NSPE PE Institute
Mapping the Seabed Using UAVs and Semi-autonomous Vessels
Experience Level: Any level of experience
UAVs are in every technician's toolbox. Surveyors use UAVs for volume computations and topographic mapping, integrity engineers for inspections at height or confined spaces.
Data is easy to capture but can be difficult to manipulate. How much of this depends on the UAV, the sensors and payloads, along with operator proficiency.
How can we integrate UAV data into currently existing datasets or even combine UAV captured data with other spatially referenced data such as shallow water bathymetry.
This webinar will discuss the evolution of the UAV, available sensors, combining spatially referenced data and why choosing the right payload fwill ultimately determine how efficient your drone program is.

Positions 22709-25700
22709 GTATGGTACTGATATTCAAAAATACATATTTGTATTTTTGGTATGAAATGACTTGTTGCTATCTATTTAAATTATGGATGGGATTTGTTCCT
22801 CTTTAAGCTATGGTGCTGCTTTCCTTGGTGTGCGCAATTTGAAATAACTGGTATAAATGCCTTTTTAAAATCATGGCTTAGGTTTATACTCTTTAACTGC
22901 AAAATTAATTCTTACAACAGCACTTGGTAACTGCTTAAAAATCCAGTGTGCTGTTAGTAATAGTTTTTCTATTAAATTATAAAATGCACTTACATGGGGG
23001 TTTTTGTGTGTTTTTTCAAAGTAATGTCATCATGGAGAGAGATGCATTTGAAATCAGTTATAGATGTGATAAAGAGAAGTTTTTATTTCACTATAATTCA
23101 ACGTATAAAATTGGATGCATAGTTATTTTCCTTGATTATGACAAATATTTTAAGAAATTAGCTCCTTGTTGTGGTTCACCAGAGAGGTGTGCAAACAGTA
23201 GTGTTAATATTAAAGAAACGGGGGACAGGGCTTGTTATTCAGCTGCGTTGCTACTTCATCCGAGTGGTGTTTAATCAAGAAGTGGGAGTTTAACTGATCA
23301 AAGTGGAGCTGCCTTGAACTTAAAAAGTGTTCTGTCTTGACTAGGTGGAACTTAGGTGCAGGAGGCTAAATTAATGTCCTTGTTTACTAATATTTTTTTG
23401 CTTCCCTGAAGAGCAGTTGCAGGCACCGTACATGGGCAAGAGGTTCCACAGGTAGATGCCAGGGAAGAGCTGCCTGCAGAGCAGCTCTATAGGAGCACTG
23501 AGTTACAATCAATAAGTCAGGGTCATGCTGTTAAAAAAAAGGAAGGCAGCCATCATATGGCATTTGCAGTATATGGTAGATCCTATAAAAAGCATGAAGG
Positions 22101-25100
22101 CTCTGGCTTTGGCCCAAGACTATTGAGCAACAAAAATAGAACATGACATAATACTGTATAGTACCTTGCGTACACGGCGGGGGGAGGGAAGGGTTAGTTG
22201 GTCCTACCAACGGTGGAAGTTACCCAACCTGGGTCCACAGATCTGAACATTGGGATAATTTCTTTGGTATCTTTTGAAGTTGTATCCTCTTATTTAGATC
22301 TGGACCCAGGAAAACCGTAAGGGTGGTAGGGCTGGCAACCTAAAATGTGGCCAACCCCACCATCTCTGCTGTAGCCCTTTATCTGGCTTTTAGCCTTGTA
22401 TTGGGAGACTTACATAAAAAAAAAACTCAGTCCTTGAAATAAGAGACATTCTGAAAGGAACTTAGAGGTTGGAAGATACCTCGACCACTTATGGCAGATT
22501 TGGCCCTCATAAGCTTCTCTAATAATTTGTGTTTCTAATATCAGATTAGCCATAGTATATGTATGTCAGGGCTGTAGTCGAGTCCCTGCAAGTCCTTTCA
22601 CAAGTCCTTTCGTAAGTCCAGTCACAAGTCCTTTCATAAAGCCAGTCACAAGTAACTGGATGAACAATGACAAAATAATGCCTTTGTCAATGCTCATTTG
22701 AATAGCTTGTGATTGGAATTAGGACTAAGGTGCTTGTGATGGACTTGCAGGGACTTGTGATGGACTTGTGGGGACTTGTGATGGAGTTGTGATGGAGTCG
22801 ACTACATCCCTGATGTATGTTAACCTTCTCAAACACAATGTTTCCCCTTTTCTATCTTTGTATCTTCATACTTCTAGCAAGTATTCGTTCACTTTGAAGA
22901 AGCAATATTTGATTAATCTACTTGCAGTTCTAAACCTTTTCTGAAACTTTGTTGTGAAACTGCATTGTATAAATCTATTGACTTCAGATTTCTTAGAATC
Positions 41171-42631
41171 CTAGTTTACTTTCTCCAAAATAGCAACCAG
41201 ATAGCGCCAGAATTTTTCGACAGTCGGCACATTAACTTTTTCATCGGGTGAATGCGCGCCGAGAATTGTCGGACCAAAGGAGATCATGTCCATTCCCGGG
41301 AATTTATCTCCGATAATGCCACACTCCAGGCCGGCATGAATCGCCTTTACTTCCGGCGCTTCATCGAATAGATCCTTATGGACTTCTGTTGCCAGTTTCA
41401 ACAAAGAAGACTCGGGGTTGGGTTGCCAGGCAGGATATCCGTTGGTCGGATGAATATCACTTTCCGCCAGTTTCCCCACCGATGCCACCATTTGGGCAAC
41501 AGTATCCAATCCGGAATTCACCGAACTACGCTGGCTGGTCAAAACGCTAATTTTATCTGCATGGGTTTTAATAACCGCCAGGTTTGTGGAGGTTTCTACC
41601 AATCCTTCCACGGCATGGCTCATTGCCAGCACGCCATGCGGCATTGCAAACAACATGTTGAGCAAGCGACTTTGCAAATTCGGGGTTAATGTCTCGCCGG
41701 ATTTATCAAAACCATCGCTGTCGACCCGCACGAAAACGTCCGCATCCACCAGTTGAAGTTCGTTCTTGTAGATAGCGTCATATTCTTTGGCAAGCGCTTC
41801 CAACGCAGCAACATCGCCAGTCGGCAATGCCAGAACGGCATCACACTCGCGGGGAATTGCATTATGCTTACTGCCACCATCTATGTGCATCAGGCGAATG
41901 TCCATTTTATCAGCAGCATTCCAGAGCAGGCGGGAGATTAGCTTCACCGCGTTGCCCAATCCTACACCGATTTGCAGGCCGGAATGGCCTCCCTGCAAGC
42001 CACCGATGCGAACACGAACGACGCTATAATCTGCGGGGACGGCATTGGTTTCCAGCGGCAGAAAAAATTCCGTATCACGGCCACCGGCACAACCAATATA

1. Picking an UAV involves an understanding of the sensors and payload capability
2. Understanding of spatial information collected and how to merge or ensure seamless coverage
3. Evolution of UAVs and operator proficiency
1 PDH (NY Pending)
NSPE Members: FREE
Non-members: $75.00 (Join NSPE today and save on this purchase.)
Shelly Leighton, P.Eng., CLS
Advanced Access Engineering
Shelly Leighton graduated from the University of New Brunswick with a degree in Geodesy and Geomatics Engineering. She spent a number of years working in the offshore oil and gas construction support industry as an offshore surveyor and data processor.
She began flying UAVs in 2015 for aerial photogrammetry of a large dam construction project in Northern Canada. This lead her to starting Advanced Access Engineering with her partner, Matt.
Shelly's company was the first in North America to be recognized under DNV for Remote Inspection Techniques (using Unmanned Aerial Vehicles) and the second in North America under a similar scheme for Lloyd's Register.
She is also the President of the Canadian Drone Institute, which provides online training for basic and advanced Transport Canada UAV exams. She is currently working on a BVLOS program for Canadian airspace.